Does the Consistent Life Ethic Water Down Life Issues?

Posted on August 29, 2015 By

Some say the consistent life ethic (CLE) waters down a particular life issue. The harsher critics state, or at least imply, that this is deliberate. This kind of criticism is not new, but this year I’ve been seeing it more than I usually do.

Stop bumper stivkerWhile some may be insincere about their support of the CLE, we believe a genuine commitment to the CLE strengthens work on each issue. Our Purpose Statement states “We serve the anti-violence community by connecting issues, building bridges, and strengthening the case against each kind of socially-approved killing by consistently opposing them all.” And this synergy among issues works.

People who aren’t convinced on one of the issues often tell us that they respect our position because we are consistent. They are more willing to listen to why the unborn should be protected because we also oppose the death penalty and war, or listen to our arguments against war because we also favor protection of the unborn. They may be much less willing to listen to those not committed to other life issues.

Infinity symbolSome people mistakenly believe that we oppose focus on a single issue. In fact, we believe there is a need for some individuals and groups to focus on a particular issue. Some of our member groups focus on one issue, or perhaps on two. They join Consistent Life because they see their work in the broader CLE context. We don’t want to water down the work of any of these groups. We are an inclusive network that encourages and promotes the anti-violence activities of all our group and individual members, working together, each in their own way, to make a difference.

Bill Samuel has served as President of Consistent Life since 2005.


abortionconnecting issuesconsistent life ethicdeath penaltywar and peace

  1. Rachel MacNair says:

    Another reason why the consistent life ethic strengthens the case against abortion specifically is the way the issue is framed: abortion as an issue of violence. There have been other issue clusters abortion’s been put into making it a sexual, family, religious, partisan, or ideological issue. But violence is the category where abortion belongs to make an effective case against it.

    • carol Crossed says:

      I should think most groups, because of limitations related to time and volunteers and money cannot do all the issues. But bravo to those who try. Perhaps the biggest thing is not to oppose other peace or life groups work in their particular area. “If you are not against me, you are for me.”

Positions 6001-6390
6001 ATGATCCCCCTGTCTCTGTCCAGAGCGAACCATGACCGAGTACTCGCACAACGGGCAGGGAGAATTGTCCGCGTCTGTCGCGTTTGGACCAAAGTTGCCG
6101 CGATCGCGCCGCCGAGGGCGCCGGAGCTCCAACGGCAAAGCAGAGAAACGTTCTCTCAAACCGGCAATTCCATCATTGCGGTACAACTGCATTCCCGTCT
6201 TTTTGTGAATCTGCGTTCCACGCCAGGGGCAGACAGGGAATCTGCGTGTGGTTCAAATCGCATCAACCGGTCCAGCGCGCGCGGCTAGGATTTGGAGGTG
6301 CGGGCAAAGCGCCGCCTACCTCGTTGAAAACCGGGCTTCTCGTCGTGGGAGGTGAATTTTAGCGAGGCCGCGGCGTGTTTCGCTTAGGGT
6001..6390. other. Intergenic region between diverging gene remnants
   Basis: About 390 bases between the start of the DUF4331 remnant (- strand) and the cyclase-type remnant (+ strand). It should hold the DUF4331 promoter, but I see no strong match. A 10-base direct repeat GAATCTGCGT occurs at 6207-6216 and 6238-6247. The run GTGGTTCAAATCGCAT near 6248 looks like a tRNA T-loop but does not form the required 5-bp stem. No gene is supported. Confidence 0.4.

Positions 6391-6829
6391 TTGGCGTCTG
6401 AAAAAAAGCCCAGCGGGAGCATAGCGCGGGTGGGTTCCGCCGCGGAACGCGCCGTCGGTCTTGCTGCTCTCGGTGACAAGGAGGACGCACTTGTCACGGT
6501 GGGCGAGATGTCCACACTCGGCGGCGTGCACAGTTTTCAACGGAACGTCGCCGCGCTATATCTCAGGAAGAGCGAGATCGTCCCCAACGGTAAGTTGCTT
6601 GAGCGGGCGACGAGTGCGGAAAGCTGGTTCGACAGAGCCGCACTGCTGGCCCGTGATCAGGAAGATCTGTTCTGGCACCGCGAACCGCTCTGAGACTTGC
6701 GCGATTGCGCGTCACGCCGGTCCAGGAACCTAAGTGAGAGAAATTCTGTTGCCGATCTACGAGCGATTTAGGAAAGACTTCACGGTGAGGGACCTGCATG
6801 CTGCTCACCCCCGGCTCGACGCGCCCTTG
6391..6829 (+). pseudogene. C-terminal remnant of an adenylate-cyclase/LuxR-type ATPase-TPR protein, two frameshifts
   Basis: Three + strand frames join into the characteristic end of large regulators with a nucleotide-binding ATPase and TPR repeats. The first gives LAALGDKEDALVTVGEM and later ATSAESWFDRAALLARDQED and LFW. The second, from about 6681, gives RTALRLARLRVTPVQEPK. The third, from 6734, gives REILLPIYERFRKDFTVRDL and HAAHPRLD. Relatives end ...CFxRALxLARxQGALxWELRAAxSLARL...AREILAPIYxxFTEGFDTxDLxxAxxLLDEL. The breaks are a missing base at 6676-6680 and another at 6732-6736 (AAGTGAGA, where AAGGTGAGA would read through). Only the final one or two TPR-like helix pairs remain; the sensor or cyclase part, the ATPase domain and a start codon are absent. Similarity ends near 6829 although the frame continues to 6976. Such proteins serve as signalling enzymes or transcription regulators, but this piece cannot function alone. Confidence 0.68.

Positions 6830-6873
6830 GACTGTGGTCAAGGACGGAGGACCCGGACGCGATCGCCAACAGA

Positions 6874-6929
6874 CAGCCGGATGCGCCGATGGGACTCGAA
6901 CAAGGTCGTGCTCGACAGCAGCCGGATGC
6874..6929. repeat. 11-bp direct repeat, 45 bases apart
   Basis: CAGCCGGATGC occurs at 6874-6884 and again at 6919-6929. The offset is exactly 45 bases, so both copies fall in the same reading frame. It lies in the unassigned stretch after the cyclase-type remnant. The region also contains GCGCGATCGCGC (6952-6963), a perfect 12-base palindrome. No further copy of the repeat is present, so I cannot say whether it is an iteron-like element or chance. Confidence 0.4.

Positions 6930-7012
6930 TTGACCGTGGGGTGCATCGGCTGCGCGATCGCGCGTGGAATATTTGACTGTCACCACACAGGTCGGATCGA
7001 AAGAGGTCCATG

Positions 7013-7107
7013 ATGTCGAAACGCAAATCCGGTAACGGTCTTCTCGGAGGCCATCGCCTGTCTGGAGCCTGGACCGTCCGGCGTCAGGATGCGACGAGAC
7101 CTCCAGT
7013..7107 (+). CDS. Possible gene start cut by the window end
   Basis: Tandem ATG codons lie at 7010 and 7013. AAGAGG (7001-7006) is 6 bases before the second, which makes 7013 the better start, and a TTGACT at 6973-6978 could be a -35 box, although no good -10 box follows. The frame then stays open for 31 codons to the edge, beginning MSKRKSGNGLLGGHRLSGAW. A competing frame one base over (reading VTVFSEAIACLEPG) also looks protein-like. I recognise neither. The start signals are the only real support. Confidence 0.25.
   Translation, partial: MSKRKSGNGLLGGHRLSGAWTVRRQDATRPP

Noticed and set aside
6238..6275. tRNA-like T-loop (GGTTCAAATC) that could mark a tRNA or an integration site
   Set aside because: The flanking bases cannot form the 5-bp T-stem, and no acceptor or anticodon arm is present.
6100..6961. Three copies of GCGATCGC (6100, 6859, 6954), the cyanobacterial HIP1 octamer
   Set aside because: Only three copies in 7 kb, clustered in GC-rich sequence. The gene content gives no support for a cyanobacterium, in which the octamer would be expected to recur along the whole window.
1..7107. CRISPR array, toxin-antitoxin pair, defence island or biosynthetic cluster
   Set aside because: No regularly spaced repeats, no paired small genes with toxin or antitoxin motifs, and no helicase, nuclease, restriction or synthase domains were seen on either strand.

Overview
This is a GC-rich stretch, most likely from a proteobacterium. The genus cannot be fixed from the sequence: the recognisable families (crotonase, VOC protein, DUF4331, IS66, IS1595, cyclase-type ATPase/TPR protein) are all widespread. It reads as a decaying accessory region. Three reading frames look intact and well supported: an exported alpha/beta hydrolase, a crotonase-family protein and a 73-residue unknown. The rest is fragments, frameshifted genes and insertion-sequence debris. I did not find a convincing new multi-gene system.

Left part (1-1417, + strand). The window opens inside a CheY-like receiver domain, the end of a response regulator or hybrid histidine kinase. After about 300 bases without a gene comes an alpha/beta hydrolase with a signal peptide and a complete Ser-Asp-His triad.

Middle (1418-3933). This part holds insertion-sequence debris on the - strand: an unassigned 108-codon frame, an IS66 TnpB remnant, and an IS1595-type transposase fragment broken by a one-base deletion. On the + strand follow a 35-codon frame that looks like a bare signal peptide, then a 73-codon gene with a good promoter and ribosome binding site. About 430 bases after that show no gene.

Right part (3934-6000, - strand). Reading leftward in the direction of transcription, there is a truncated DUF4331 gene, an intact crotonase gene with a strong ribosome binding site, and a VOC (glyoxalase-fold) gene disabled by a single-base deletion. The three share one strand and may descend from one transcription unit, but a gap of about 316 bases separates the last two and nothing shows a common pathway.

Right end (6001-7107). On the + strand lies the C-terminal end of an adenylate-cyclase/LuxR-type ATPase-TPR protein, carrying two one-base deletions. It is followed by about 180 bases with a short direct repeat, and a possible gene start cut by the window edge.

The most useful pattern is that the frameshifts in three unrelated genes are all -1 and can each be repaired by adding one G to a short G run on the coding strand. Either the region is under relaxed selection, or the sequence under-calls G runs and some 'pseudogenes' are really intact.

2. Benedict says:

    Thats curious, recently Bill Samuel at the Consistent Life Facebook page was supporting the election of pro-abortion Democratic congressmen for the bizarre idea of creating a Truth Commission like in South Africa for crimes against black people. So, he does waters down the abortion issue for sure.

    • Bill Samuel says:

      Well I didn’t recall posting anything like that so I went to the Facebook page and tried to find what could have sparked this comment. The particular comment was not in direct response to the post, but to a comment on the post about Trump appointees, and pointed out that particular nominees did not require Senate confirmation and others seemed likely to be confirmed given the makeup of the Senate. I did not advocate that people vote for any particular party or candidates in my comments.

      Consistent Life supporters have a wide range of how they approach elections given the general dearth of consistent life ethic candidates. But personally I have advocated for some time against voting for Democrats or Republicans, and did not personally vote for anyone of either of those parties in the last election.

      This bizarre interpretation of my comment is ironic in that I am repeatedly attacked in other Facebook threads for opposing the Democrat Party.

      • Jerry C. Stanaway says:

        I take stands on issues, but never vote. This is a position often supported by Mennonites like myself. This position was also taken by Dorothy Day of the Catholic Worker Movement, Russian novelist Leo Tolstoy, and many nonviolent abolitionists from the U.S. during the 19th century.

      • Thomas says:

        Not voting you are taking a stance of neutrality that indicates indifference to the promotion of a real culture of life. I invite you to support the American Solidarity Party, if you really want to be politically involved.

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